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Monday, February 8, 2010

Sometimes it just Sucks.

Now, I realize that anyone who half-way regularly reads this blog will never think to the contrary, but I just gotta say... that running isn't always butterflies and haikus. Sometimes running SUCKS. Actually... I'm going to go out on a limb and say most of the time it sucks. Particularly if you're training for something. Sure, all us runners get poetic sometimes about about how awesome we felt during a particular run, or how we were reminded of our spirituality while out in nature or something, blah blah blah... but dude, honestly... that's just BS that we feed people to convince ourselves that we aren't all a bunch of crazy, OCD, sadists.

YES, there are those occasional runs, that make us feel "alive" in some sense that we don't get out of everyday life. But, in general, those come once every 100-150 miles (at least for me).

This past weekend's run was no exception. Suck-city.

To preface, I had battled the NOLA Flu with vengeance all week. I battled it out and actually only managed to take one half-day of work off the whole time (yes, I hate my co-workers... I didnt mind being socially irresponsible and exposing them to the illness. Sue me. I had work to do). But, I didn't run all week. This for me, is unheard of. Seriously, I'm not sure I've taken a whole week off running since I ran my first marathon in 2007. The last run I had managed was the 17 miler in New Orleans the week prior.

So, Sunday morning... as I lined up with the other Nashville Striders at the Titans Stadium ready for a 16 mile training run, I tried to embrace the impending suck. I tried to ready myself that this wasn't going to be a fun run for me. Not with the time off, the mucus still taking up shop in my lungs and even more so, the scenery on this particularly training run BLOWS. Here's the tour for you: Stadium, Ghetto (and not even cool, sketchy-ghetto.. more like industrial-boring ghetto), Park (and not a cool, pretty park. Boring -no- scenic-details with tons -of- dog -shit- to -navigate park) and back through the Park, Ghetto and to the Stadium.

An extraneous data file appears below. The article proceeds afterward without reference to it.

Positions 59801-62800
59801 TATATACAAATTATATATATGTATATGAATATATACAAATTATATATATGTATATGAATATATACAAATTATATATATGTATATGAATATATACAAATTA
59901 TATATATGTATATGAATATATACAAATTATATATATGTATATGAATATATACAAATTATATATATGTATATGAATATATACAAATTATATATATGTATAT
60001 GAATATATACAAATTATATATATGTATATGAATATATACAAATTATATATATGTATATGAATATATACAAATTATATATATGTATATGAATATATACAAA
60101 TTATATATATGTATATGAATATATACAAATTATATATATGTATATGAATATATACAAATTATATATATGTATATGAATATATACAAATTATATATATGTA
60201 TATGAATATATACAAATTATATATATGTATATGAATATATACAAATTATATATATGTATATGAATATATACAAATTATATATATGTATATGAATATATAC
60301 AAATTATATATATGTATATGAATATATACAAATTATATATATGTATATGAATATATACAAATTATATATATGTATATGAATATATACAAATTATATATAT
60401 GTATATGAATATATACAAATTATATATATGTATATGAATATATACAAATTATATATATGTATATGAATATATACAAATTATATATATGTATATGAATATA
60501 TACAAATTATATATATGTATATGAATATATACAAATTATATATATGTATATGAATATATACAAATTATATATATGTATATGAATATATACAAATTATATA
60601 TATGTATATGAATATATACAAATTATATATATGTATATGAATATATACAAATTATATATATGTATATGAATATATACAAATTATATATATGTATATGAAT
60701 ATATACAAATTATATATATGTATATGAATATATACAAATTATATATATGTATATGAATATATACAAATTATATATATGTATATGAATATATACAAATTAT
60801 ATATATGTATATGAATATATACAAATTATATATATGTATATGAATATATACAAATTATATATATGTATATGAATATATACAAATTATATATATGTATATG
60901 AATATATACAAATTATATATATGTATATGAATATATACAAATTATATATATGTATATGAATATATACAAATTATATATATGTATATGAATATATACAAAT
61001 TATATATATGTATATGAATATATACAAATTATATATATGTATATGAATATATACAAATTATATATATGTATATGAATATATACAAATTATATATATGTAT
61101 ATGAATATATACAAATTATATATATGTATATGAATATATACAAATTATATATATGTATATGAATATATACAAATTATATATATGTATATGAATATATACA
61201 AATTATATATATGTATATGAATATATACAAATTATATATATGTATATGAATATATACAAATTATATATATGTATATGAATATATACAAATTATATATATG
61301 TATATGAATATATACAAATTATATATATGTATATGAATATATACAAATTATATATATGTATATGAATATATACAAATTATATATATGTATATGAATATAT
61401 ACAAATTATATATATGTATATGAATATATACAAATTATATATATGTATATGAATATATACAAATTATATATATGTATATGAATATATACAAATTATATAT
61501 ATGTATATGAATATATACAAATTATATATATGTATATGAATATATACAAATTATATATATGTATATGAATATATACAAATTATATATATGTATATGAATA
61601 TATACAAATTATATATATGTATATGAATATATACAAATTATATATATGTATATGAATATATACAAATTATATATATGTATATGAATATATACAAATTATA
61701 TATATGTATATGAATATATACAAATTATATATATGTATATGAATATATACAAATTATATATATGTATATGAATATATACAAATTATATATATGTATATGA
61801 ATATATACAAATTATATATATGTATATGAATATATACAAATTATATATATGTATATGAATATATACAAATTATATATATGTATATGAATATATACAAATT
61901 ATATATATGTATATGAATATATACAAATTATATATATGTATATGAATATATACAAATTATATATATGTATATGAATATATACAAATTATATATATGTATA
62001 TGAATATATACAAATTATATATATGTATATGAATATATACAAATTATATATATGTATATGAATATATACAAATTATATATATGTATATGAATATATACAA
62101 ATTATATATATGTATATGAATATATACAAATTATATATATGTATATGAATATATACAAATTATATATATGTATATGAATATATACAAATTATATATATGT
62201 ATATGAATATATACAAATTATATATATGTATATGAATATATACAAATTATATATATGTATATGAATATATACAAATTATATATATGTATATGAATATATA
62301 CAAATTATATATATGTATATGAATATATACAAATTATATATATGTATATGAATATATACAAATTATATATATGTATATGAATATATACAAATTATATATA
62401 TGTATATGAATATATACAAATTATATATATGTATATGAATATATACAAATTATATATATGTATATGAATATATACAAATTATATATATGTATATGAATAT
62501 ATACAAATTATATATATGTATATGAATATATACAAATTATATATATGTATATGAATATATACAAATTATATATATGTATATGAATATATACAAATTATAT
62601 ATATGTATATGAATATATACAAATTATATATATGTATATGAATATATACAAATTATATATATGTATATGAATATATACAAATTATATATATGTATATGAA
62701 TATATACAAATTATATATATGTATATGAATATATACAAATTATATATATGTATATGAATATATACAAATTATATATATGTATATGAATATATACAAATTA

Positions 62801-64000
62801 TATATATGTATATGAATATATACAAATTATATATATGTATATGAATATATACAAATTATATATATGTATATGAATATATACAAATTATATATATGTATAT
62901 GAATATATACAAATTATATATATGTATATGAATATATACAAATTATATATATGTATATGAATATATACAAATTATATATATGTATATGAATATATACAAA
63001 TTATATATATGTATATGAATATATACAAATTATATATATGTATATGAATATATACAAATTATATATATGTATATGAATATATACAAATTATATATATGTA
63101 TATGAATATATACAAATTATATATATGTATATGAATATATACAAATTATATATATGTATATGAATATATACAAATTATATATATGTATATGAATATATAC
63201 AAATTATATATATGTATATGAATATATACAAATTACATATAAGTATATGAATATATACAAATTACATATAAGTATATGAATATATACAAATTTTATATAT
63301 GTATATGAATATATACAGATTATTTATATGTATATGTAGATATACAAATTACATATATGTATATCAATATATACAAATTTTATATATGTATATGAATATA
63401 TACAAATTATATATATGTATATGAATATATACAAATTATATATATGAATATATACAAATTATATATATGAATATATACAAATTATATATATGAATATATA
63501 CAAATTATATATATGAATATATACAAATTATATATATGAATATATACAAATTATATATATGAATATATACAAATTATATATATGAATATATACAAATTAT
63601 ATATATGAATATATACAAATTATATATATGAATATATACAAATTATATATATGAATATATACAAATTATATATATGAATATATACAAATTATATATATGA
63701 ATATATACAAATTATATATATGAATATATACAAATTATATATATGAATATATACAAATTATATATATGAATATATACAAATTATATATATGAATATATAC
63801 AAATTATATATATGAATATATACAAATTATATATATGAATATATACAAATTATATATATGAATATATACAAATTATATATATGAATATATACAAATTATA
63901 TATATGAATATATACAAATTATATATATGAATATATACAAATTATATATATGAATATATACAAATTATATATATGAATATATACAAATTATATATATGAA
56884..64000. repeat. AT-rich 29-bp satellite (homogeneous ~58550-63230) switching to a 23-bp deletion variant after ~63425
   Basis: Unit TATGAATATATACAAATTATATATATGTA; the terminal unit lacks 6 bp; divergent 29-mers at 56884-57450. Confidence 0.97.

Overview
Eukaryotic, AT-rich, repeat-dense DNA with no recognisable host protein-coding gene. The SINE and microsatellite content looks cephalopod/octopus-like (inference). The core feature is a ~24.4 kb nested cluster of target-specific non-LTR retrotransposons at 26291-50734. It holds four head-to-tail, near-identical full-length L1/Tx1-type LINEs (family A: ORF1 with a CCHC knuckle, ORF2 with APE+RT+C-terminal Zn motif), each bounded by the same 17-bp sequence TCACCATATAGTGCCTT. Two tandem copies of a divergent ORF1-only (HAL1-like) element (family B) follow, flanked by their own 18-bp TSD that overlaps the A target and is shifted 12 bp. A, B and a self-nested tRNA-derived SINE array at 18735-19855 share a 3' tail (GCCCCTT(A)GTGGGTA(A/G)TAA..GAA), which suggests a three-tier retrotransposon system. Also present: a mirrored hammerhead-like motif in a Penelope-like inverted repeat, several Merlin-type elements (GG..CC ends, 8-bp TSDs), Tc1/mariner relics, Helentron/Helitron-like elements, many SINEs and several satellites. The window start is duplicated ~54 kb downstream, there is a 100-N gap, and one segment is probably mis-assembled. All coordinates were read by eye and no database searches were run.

The run started off pretty well. It was cold. And somehow, I hadn't really dressed appropriately for the run. As we started nearing the park, I started to lose interest in the run. We were only about 2-3 miles in and I was already bored out of my mind. And it had nothing to do with my company. In fact, I was thrilled to be running with two of my Relay Teammates, and would have loved nothing more than continuing our conversations at the local bar or coffeshop. Preferably somewhere warm. But, the run was boring me.

By the time we entered the park and embarked on the long out and back loop within it, I was starting to have moments of non-suckage. At times I would feel energized, but those moments were fleeting and were quickly replaced with moments of total suckage again. Overall though, I was barely getting by.

And then around mile 10 of the run, we were encountered by a girl from our group running back towards us asking for a cell phone, telling us to dial 911. There was an emergency situation ahead of us and we sped up to see if we could offer any help. When we got there, it was clear that it wasn't just a sprained ankle, but a serious, serious injury that was possibly life-threatening and rather than go into specifics on here, I'll just say please, buy a Road id and also, if you're going to be running in a remote area, please have someone in your group carry a cell phone. I NEVER carry a cell phone on my runs, but I will definitely be carrying one when I run in parks from now on. We stuck around for a little while, as, one of the people I was running with had offered her cell phone and her phone was still in use with emergency personnel, trying to get them to our exact location. Finally, someone told us to run to the trailhead to try and alert the ambulance to their location when it got there.